There are different cluster ensemble methods such as:


Voting
-
based (H. G.
Ayad
, 2008, 2010)


Evidence accumulation (A.L.N. Fred, 2005)


Link
-
based (LCE) (N.
Iam
-
on, 2010).


The LCE method which is recently developed is employed
to a cloud
-
patch
-
based HSPE to cluster cloud patches

Electrical & Computer Engineering

Link
-
based Cluster Ensemble

( N.
Iam
-
on, 2010 )

RM



Cluster

Association

Matrix

SPEC



Spectral

Clustering

Electrical & Computer Engineering

Link
-
based Cluster Ensemble

1) Creating M
-
base clustering


Single clustering, for instance the
Kmeans

with different
initialization ( used in this work)


Multiple clustering algorithms such as SOM,
Kmeans
, and Fuzzy
Cmean
.

2) Generating refined cluster
-
association matrix (RM)



This matrix represents an association degree between each sample
and each cluster of the base clustering.

3)
Applying a consensus function to obtain final clustering


In this work, the consensus function is a graph
-
based clustering so
the cluster
-
association matrix is transformed to the weighted
bipartite graph, and then spectral graph partitioning (SPEC) is
performed.



Electrical & Computer Engineering

,

𝑅



,
𝑐

=


1














𝑐
=


 

𝑐
,










 



















 





,



=

𝑊 𝑇

𝑊 𝑇
𝑎

×





𝑊 𝑇

=


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=
1

,




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=
 



,



,



and


=
















.



denotes the

samples belonging to cluster


, and q
represent
s

all triples between the



and


. DC is also a constant delay
factor
.

Link
-
based Cluster Ensemble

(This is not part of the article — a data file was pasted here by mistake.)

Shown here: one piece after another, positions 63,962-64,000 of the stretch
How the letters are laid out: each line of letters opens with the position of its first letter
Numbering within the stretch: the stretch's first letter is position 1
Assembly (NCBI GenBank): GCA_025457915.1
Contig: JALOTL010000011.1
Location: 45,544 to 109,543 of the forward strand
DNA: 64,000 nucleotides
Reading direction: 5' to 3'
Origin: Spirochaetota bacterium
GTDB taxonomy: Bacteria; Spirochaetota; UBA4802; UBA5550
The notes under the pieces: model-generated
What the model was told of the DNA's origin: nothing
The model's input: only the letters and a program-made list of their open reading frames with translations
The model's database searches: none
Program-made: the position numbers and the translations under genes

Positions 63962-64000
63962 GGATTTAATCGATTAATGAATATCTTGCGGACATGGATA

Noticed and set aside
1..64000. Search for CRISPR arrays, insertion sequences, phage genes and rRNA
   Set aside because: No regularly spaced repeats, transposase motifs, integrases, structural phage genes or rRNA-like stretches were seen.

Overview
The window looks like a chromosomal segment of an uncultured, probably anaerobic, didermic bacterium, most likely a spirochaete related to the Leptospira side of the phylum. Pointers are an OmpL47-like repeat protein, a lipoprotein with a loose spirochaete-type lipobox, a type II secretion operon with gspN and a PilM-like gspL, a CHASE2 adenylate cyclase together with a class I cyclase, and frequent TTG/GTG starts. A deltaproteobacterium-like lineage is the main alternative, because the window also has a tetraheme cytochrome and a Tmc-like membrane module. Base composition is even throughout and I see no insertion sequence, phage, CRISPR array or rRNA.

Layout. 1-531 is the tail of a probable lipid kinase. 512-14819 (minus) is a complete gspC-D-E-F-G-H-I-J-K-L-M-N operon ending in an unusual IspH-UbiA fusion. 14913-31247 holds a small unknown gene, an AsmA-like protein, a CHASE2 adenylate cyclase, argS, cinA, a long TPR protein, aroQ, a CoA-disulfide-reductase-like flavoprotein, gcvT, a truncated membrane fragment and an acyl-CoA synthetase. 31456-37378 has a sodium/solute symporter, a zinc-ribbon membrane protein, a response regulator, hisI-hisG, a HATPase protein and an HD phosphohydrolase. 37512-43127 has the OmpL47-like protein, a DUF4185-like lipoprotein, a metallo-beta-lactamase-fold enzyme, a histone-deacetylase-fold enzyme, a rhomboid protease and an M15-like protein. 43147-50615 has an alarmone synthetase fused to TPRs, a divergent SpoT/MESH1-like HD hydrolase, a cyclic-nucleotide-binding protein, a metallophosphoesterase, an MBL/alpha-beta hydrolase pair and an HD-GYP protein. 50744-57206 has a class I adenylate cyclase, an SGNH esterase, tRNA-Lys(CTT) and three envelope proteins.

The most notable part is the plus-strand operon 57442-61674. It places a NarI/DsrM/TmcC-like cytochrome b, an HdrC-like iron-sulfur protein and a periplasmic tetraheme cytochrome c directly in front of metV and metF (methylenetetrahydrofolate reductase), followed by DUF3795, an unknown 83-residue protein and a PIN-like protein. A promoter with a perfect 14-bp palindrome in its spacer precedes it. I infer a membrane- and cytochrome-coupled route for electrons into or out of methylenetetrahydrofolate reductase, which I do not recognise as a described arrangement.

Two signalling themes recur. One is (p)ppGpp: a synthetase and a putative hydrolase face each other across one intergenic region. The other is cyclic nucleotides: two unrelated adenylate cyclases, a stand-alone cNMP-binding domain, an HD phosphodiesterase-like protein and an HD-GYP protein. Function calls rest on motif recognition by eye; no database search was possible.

Electrical & Computer Engineering

Data


Area of Study : United States extending between
30
N to
38
N
and
-
95
E to
-

85
E


Testing Time :
W
inter
2008
(Jan, Feb)


Training Time : one month before the respective testing
month


Training data : IR (GOES
-
12
), The National Weather
Service Next Generation Weather Radar (NEXRAD) Stage
IV precipitation products


Testing data : IR (GOES
-
12
)


Validation data : NEXRAD Stage
IV


Electrical & Computer Engineering

Results
-

Segmentation

Electrical & Computer Engineering

Results:
Temp
e
rature
-
RainRate

Electrical & Computer Engineering

Comparison Results (
Hourly Estimate)

Estimated hourly rainy area ending at 1500 UTC on February 6, 2008:

(a) LCE
-
based; (b) SOM
-
based; (c) PERSIANN
-
CCS; and (d) NEXRAD
-
Stage IV

Electrical & Computer Engineering

Results: Validation

Verification result for January through March
2008
:


(a) False Alarm ratio; (b) Probability of Detection; and (c)
Heidke

Skill Score

Electrical & Computer Engineering

Summary


A link
-
based cluster ensemble method is
incorporated into a high resolution precipitation
estimation (PERSIANN_CCS) to enhance rainfall
estimation